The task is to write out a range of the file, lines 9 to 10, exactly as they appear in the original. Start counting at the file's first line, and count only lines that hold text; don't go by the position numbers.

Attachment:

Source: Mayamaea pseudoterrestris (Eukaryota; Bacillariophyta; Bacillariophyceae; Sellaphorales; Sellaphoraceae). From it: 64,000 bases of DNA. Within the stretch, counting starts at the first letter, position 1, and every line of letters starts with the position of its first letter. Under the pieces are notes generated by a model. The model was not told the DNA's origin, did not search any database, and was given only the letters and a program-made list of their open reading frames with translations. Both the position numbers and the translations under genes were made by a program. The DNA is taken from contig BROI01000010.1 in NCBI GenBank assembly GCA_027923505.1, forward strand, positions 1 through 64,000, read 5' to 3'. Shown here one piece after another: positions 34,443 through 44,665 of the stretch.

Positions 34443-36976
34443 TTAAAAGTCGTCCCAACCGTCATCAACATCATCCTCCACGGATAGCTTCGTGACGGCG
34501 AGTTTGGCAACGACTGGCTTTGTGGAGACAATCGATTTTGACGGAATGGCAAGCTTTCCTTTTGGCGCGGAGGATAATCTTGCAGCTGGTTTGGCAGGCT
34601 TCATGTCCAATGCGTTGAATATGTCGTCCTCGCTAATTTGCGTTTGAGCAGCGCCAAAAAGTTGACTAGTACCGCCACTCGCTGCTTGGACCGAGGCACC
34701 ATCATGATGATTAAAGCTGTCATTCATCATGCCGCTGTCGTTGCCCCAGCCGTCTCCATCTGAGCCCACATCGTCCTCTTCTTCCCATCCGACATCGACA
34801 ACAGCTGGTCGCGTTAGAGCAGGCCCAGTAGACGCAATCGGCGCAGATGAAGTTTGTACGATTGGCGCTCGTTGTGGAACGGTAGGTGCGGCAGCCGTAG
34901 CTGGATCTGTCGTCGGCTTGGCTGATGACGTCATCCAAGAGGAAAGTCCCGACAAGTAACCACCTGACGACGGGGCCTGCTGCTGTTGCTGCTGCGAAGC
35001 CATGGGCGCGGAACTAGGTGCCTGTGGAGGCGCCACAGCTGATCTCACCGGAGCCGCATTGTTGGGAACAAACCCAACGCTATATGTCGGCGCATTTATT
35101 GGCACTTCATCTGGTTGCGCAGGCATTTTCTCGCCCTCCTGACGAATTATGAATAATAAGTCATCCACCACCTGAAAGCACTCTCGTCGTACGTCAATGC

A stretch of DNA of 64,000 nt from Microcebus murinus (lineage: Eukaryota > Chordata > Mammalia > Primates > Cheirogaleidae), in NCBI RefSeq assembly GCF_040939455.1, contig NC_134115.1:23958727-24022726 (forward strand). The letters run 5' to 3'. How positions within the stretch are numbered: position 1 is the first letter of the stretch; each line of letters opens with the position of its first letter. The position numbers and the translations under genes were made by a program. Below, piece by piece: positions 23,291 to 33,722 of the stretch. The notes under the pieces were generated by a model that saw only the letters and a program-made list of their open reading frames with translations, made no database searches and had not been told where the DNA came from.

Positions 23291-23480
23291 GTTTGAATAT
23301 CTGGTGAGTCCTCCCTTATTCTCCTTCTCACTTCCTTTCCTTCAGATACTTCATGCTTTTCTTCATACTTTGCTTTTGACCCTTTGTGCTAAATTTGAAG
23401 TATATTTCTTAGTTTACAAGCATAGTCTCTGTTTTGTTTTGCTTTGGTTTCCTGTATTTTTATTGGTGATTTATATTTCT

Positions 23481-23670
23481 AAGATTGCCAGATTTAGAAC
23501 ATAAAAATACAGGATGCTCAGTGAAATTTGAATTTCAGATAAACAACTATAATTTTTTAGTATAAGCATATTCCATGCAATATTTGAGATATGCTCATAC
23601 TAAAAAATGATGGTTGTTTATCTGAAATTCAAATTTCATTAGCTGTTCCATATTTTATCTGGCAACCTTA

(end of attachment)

35001 CATGGGCGCGGAACTAGGTGCCTGTGGAGGCGCCACAGCTGATCTCACCGGAGCCGCATTGTTGGGAACAAACCCAACGCTATATGTCGGCGCATTTATT
35101 GGCACTTCATCTGGTTGCGCAGGCATTTTCTCGCCCTCCTGACGAATTATGAATAATAAGTCATCCACCACCTGAAAGCACTCTCGTCGTACGTCAATGC